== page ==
Andes Website : Climbing, Skiing, Trekking and Guidebooks in South America

Dates September or October
Duration 14 to 16 days
Grade 1B
"Andes" Leadership Fee

about 2000

Ski Mountaineering in the Patagonian Andes of Argentina.

Likely to run again late September or early October 2019. Pleasee let us knwo if you are interested.


All are per person.

"Andes" Leadership Fee (includes leaders expenses) --  about 2000

Estimated Airfares -- 1200

Estimated Travel Costs in Argentina -- 600

Estimated Accommodation & Meals -- 800

ESTIMATED TOTAL COST per person  --  4600


This ski-mountaineering expedition is based around ski itineraries we have organised to Argentina in 2006, 2009 and 2012. The expedition will take the form of a road trip into some fairly remote mountains in northern Patagonia with a final option to ski Volcan Domuyo, 4709m, the highest peak in Patagonia. On the way we'll be stopping in several different areas to make shorter day trips and easier ski ascents, many of them on volcanoes. This trip is suitable for those skiers who are new to ski touring, and requires little or no previous mountaineering experience. However good fitness and previous experience of wilderness camping is recommended for the optional ascent of Volcan Domuyo.

We'll start the expedition with a few days based in the city of Bariloche where we will ski a couple of "warm-up" peaks and have at least one day at the nearby resort of Cerro Catedral if it is still open. The ski peaks here are generally pleasant day ascents through trees and out on to the tops with great views of Bariloche town and Lago Nahuel Huapi. We'll then head north to Volcan Copahue, a 3000m+ peak on the border with Chile that has a spectacular summit crater. Next on the agenda is a ski ascent of the 3978m high active volcano Volcan Tromen. Finally we have an optional three day ascent of the highest peak in Patagonia, Volcan Domuyo. This involves two nights in a high camp at 3500m, and a long, scenic summit day ski. For anyone choosing just to do the main trip camping is not necessary.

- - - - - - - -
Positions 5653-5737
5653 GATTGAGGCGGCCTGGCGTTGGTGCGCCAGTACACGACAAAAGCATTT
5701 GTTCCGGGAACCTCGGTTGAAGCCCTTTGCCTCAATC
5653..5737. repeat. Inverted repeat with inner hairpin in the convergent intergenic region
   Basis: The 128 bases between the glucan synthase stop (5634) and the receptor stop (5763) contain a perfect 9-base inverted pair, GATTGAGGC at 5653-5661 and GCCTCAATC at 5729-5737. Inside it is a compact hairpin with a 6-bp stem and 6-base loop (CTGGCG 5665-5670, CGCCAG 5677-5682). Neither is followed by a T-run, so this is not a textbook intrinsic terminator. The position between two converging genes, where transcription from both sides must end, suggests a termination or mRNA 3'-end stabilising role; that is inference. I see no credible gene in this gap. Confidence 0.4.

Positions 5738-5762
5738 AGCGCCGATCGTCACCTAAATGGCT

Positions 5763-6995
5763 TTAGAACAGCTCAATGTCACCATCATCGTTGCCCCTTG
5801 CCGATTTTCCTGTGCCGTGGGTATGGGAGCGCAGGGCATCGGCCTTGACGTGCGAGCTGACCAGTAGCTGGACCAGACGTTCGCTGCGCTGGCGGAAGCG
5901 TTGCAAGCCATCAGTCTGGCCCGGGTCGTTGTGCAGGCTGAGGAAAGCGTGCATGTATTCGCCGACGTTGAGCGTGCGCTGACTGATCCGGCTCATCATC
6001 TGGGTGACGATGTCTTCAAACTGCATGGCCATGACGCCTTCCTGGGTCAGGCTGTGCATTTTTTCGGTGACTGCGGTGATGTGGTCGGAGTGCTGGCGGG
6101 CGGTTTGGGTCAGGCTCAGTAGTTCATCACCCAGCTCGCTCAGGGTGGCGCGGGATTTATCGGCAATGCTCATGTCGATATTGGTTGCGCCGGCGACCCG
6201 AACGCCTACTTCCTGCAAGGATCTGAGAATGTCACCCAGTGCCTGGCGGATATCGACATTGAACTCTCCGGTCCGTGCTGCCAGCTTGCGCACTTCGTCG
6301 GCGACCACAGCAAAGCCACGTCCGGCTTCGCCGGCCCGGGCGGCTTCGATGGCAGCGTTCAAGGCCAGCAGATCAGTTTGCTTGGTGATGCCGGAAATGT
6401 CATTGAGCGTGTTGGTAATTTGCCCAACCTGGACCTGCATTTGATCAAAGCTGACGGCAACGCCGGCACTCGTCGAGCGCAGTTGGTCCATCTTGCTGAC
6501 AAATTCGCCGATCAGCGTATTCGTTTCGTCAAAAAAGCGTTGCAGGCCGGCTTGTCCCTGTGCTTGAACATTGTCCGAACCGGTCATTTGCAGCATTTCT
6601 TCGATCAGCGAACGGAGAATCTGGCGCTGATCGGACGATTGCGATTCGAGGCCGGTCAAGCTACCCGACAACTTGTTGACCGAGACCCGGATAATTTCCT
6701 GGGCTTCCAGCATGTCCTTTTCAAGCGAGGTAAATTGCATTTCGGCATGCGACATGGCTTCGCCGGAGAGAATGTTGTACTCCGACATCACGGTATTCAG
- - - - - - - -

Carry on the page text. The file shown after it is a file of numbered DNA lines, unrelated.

This itinerary will be deliberately kept flexible to make the best use of weather and snow conditions. The balance of time we spend in the different mountain venues and the choice of tours will ultimately depend on current snow and weather conditions, and particularly the state of the access roads.

A similar trip is our Chilean Ski Explorer  which we have run successfully for many years, and which is currently  scheduled for October 2018.

Skiing from the summit of Volcan Copahue on the Chile-Argentina border.

Skiing from the summit of Volcan Copahue on the Chile-Argentina border.

Outline Itinerary

Day 1-2 Flight to Bariloche
Day 3-4 Ski tours and possible resort day at Bariloche
Day 5 Rest and drive north
Day 6-9 Ski tours and ascents of Copahue and Tromen
Day 10 Rest and drive to Volcan Domuyo
Day 11-14 Optional Volcan Domuyo ascent
Day 15 Long return drive to Bariloche
Day 16 Flights home from Bariloche


General Information about our holidays

Please read our warning on altitude before booking this expedition to high altitudes.

Who runs 'Andes' and where we are based

General information about equipment, accommodation, flights, meals etc.